STEVE MCQUEEN: There is something familiar but unrecognizable to everyone who was young and who went to parties. There is a universality to it, firstly. But to be specific, the genre of Lovers Rock is a Jamaican strand of reggae, that was popularized in London because of these parties. How do you get these young woman and men to stay? There was a lot of reggae and a lot of dub and in some ways that pushed the girls away a little bit. So what they used to do before lovers rock was to put on a lot of American soul music. And then what happened is it moved into more romantic music and that was lovers rock. And it allowed for this gorgeous exploration of tenderness and vulnerability and affection. It was something that caught on and in London it became this big sound that was recorded in song.
MCQUEEN: They were called blues parties. My mother went to them in the early sixties and they went on in through the eighties. I’m not sure if there is much of it going on now. Clubs were not inviting for black people. Basically, they would not want black people to be in the clubs, and even if there were clubs they could go to, there would be quotas. So, it became, well, we’ll have to make our own clubs. There would be parties where they sold drinks and food, and they accommodated the people. That’s another small aspect of what Small Axe is about. Do it, ourselves. This was to counter an environment where people were not welcome in the clubs because they were Black. It happened all over.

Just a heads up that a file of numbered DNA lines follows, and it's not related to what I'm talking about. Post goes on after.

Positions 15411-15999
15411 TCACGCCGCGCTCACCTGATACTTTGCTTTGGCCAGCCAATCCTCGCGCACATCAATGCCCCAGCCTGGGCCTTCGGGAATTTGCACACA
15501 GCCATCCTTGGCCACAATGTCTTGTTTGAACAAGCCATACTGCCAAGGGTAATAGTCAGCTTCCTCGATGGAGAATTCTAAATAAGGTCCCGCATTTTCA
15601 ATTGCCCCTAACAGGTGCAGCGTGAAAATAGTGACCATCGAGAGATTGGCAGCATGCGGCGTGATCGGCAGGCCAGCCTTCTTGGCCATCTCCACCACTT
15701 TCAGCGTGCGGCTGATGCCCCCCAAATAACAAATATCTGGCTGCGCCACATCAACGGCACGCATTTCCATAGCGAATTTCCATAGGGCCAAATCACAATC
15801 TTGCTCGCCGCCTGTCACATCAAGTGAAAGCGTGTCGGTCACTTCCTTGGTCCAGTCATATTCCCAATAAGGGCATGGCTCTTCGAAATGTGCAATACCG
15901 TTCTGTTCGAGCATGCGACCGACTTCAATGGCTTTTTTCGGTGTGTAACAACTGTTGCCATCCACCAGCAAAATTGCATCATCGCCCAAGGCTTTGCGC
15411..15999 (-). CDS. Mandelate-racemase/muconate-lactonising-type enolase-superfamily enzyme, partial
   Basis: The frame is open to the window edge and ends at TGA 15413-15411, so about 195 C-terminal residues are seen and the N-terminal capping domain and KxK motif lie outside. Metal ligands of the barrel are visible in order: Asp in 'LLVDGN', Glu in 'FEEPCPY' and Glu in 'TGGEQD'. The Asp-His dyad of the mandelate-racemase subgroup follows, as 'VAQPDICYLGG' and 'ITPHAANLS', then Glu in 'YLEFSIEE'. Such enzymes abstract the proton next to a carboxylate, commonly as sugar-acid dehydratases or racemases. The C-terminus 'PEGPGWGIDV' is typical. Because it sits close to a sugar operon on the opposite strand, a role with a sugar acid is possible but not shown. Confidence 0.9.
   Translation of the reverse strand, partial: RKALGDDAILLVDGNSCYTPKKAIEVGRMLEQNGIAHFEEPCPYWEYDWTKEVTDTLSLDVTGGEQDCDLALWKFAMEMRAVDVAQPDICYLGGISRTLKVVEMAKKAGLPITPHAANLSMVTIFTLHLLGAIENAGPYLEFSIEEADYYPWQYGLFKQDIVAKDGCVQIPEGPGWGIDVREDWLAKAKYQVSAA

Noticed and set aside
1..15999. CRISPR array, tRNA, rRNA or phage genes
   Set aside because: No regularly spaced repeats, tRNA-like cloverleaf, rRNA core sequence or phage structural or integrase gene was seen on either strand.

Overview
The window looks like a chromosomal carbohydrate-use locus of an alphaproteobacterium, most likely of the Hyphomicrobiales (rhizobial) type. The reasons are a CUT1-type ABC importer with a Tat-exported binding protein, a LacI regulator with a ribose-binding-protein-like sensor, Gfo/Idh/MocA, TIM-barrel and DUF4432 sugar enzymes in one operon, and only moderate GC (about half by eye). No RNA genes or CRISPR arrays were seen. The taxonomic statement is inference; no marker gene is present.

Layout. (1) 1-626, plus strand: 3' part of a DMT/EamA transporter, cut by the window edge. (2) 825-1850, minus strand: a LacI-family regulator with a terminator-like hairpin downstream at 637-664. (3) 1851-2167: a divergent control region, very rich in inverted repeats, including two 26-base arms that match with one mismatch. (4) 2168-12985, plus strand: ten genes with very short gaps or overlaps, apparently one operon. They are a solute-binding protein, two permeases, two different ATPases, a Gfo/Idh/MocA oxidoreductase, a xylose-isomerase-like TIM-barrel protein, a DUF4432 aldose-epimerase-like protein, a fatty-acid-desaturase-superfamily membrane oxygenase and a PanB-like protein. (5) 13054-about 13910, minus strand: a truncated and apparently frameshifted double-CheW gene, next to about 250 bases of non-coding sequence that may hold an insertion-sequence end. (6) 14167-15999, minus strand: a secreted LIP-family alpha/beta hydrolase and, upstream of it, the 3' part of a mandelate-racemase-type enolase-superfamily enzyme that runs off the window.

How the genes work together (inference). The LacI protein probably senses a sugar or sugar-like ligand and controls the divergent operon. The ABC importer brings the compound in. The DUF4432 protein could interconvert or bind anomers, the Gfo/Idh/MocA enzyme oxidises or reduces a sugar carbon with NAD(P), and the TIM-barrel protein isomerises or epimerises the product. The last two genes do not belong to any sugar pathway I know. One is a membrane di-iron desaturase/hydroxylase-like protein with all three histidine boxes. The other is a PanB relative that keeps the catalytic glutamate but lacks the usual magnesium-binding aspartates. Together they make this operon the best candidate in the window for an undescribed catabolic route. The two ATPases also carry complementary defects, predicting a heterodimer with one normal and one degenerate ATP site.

MCQUEEN: Yes. I came a little bit after Lovers Rock when we had the Blues. My parents had them as well in the ‘60s, they were like the Irish shebeens, but they were Blues parties. Lovers Rock is based on my Aunt Molly’s story. She wasn’t allowed to go to these parties, but what my uncle would do is he would leave the back door open for her. She would tip toe out on a Saturday night and come back early Sunday morning and wait for the knock on the door. Get ready for church. It’s a Cinderella story, where basically she comes back in the early hours of the morning, when carriages turn into pumpkins and horses turn into mice. I witnessed these stories as a kid. Occasionally I would go to these parties, as a child. But all I remember is being put onto a bed. And waking up, with all these coats on top of me. And I would walk into the room and see what was going on. What was interesting to me is to see how the guys would approach the women. You would always touch the woman on the elbow. And then move your hand down to her hand. It’s very traditional and ritualistic. You’d touch from the elbow to the hand and if she was interested, she would accept it. That was the way, the traditional way of dancing and Lovers Rock was how men and women got together. It was beautiful, just gorgeous to watch.